However, we do not need to assign an object to a prototype property, because it is already an empty object, we can just assign values just like any normal object

 simpleConstructor.prototype.age = 22

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Changing a value in a prototype object will dynamically update all instances, that inherit from it. However, instances cannot change the value directly, you can change it using the constructor prototype property, for example let’s create two instances of simpleConstructor

let instance1 = new simpleConstructor()

let instance2 = new simpleConstructor()

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js instance1.age

, JavaScript will first look at instance1 own properties, and see there is no property age, and look further down the prototype chain and find it, the same will happen for instance2, say we change the value of age using the instances

instance1.age = 33

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The assumption would be the age property in the prototype would change to 33, and calling any instance getting the age property will yield 33, but that is not the case, because when you set the property age of instance1 like any object in JS, if the property does not exist as own property JS creates a new property age and assigns the value 33, while the prototype property age remains 22, this is basically overriding the property, the same goes for functions etc, if you know classes from languages like Java, this is the same concept, a subclass can override a property or method of a parent by defining it, in its own context or body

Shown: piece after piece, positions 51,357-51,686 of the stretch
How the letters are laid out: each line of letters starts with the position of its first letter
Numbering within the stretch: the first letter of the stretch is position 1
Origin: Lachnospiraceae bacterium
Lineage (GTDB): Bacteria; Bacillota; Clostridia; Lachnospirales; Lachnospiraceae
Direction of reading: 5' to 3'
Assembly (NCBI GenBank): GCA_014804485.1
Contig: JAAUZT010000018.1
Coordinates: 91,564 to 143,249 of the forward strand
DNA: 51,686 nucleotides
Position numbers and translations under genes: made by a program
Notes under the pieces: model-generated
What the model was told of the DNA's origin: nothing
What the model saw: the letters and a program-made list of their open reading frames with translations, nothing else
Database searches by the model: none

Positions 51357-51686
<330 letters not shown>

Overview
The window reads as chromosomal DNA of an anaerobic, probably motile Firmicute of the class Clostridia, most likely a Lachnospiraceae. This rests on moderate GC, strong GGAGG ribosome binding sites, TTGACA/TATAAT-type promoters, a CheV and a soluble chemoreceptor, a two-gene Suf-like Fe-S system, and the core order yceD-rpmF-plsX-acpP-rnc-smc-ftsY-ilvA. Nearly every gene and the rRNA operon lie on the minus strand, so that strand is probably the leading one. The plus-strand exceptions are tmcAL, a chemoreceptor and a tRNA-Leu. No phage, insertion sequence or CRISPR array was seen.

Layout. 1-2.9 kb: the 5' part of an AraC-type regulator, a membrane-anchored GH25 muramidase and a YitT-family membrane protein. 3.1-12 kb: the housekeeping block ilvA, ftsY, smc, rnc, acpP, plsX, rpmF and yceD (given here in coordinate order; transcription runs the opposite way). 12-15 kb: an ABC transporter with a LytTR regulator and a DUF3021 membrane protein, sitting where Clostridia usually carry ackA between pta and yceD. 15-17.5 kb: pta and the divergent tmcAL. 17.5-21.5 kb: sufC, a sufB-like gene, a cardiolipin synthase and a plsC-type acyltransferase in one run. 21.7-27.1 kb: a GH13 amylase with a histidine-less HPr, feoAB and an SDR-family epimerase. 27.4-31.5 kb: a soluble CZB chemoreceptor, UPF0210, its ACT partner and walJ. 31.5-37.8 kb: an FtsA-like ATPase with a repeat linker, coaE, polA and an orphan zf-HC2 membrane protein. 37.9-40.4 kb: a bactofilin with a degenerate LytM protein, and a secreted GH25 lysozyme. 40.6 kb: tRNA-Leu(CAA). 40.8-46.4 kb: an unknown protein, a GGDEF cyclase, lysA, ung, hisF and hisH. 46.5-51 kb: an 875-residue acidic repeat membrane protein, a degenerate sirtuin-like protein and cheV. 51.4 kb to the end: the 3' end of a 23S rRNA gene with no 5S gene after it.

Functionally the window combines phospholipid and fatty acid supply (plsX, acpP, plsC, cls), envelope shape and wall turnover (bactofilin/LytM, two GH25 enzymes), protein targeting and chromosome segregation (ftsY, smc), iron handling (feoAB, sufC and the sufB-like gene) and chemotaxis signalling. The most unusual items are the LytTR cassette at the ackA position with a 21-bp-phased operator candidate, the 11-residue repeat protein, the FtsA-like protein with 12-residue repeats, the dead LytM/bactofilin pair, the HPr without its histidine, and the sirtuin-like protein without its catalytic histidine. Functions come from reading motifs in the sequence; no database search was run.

So, our instance1 Object has now both the property name and age, on lookup JS will retrieve the own property age, because it exists and there’s no need to look up the prototype chain.

console.log(instance1.age) // 33

console.log(instance2.age) // 22 (does not have own property age)

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actual Inheritance

What if we want to create a separate constructor but still need its instances to inherit from simpleConstructor, we can achieve that using Object.create.

function complexConstructor(){

  // this === new object passed on invocation
  // inheriting simpleConstructor own properties to this new object

 this.type = complex object


// point complex prototype to simpleContructor
complexConstrutor.prototype = Object.create(simpleConstructor.prototype)

// resiting the constructor(parent) property inside proto to point back to original parent
complexConstructor.prototype.constructor = complexConstructor

let complexObj = new complexConstructor()